Last Friday, I met with a staff of a small organization to review assessment results. It was a fun and rewarding time for me, because everyone was genuinely interested in learning more about themselves and each other. They were filled with probing questions that reflected their interest in looking ahead.
They understood that there were no “right” or “wrong” results, and that the reports indicated a person’s natural style and tendency. In fact, differences can be a huge advantage on a team; the important point is to have an awareness of a particular style and know how it may influence an interaction or task on a project.
About half of this team of 20 had worked together for many years. The others have joined the company more recently, a couple of them within the last few weeks. I respected the openness of this team to move past the known dynamics of the team members who have worked together for a long time. Rather than getting mired in how they “knew” someone would react to something, they eagerly explored the motivation of the reaction that they had previously experienced. They moved away from judging that reaction as “wrong” but explored how it could be useful to think about something differently.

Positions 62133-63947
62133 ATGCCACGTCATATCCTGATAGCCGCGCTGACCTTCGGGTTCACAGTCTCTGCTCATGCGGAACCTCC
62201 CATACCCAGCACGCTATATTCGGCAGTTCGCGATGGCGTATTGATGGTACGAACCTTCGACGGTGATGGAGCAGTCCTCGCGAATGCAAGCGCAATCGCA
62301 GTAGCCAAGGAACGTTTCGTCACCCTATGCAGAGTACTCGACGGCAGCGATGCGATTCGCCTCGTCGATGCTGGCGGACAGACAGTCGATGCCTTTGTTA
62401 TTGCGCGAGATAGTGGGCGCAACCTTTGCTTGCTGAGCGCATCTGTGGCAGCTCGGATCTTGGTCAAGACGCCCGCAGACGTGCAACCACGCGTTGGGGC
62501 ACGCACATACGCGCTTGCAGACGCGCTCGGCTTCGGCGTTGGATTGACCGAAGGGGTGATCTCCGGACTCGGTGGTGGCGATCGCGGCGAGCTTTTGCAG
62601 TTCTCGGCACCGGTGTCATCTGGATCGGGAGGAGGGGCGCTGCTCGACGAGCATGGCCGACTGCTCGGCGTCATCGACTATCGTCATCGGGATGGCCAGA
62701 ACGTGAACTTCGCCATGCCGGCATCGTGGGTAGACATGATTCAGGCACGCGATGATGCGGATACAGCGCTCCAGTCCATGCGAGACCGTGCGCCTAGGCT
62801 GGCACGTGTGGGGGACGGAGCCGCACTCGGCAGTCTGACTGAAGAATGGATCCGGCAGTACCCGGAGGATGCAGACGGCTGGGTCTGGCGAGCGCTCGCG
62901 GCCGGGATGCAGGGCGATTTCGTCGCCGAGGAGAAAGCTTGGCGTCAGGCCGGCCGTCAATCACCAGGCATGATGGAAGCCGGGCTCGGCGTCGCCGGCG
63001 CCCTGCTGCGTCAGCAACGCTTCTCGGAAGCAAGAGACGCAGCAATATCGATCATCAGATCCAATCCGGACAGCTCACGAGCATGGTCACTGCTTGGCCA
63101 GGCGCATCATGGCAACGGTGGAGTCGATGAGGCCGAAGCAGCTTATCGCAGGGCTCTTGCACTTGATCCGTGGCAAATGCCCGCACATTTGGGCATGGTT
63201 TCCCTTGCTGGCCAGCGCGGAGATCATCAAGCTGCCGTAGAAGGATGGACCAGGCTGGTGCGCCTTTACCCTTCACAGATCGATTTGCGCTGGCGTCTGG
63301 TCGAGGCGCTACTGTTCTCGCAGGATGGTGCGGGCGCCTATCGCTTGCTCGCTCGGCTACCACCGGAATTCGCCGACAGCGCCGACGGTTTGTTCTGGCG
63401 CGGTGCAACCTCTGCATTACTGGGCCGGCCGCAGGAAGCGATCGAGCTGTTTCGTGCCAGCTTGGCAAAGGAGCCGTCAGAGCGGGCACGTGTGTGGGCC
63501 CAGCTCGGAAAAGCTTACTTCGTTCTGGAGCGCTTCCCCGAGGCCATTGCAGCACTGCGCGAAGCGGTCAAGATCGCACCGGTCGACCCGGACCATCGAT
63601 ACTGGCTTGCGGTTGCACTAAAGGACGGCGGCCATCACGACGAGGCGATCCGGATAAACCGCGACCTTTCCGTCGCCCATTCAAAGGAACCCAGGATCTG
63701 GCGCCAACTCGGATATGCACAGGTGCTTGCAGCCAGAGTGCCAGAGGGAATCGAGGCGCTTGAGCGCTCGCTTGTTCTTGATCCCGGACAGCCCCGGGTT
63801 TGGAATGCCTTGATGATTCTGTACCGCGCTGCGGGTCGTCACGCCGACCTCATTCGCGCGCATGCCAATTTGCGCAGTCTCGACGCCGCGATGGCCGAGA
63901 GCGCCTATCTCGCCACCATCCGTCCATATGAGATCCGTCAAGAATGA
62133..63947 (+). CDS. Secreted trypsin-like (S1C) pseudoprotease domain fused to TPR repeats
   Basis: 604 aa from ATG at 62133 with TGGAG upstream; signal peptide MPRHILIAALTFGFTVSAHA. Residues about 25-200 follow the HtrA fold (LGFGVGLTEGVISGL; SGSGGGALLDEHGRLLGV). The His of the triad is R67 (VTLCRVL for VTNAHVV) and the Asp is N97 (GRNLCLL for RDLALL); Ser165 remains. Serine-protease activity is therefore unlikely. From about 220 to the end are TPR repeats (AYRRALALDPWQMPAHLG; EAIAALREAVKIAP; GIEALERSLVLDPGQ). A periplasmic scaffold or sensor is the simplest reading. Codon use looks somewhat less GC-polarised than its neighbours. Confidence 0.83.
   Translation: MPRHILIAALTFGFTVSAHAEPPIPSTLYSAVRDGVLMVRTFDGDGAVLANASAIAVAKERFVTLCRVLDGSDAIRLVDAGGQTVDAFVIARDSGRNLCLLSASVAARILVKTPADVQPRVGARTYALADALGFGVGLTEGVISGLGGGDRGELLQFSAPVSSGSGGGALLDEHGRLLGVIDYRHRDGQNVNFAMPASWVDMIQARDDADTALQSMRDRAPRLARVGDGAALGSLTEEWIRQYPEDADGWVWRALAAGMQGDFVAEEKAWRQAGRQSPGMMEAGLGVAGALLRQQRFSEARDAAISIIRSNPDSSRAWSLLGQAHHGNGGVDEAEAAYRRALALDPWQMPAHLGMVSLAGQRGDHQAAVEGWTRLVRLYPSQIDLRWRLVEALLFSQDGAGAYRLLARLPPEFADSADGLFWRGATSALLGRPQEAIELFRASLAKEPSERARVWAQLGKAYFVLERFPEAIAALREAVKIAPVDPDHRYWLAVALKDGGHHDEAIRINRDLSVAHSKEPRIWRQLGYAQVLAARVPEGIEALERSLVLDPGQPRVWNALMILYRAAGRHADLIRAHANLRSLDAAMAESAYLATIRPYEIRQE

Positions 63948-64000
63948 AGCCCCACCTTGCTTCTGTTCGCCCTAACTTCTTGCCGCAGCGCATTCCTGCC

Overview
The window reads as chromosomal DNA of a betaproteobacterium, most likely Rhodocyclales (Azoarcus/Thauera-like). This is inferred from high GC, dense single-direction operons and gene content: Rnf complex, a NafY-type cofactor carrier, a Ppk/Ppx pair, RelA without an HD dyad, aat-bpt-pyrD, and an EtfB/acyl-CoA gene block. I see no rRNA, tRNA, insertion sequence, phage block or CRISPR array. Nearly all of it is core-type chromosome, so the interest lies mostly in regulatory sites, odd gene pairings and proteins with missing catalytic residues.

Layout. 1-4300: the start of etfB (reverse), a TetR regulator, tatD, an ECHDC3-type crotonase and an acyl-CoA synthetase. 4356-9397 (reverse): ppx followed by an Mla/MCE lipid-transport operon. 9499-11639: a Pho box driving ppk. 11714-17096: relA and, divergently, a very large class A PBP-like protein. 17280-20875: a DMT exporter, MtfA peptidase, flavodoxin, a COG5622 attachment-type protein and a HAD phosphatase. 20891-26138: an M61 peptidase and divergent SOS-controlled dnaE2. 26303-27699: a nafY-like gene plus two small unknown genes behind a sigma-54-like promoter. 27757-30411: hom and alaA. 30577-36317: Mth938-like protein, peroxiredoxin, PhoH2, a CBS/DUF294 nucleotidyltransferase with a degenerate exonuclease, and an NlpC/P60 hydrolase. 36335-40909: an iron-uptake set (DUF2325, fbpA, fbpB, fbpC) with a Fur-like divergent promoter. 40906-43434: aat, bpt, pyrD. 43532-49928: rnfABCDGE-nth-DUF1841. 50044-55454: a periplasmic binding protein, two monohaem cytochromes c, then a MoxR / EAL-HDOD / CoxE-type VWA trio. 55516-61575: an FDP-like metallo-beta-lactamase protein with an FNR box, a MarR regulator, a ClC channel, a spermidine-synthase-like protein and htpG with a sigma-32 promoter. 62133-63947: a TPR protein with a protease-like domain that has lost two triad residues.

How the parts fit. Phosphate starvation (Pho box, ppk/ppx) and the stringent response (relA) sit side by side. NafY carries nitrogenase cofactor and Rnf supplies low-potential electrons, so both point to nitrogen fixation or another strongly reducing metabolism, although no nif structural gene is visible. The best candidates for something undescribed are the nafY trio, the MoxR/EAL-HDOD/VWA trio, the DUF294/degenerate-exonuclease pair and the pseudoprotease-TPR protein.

It’s very easy to get frustrated with someone if that person has annoyed you in the past. Yet if we enter a new conversation with that same person, bringing with us a willingness to see another way, we will likely find there is value in the other person’s approach.
Even if you don’t change the process or the decision involved, it will absolutely help you have greater respect for the other opinion when you realize that the person has genuine intentions for the same things you want.
The way you get there may be different and there isn’t anything wrong with that.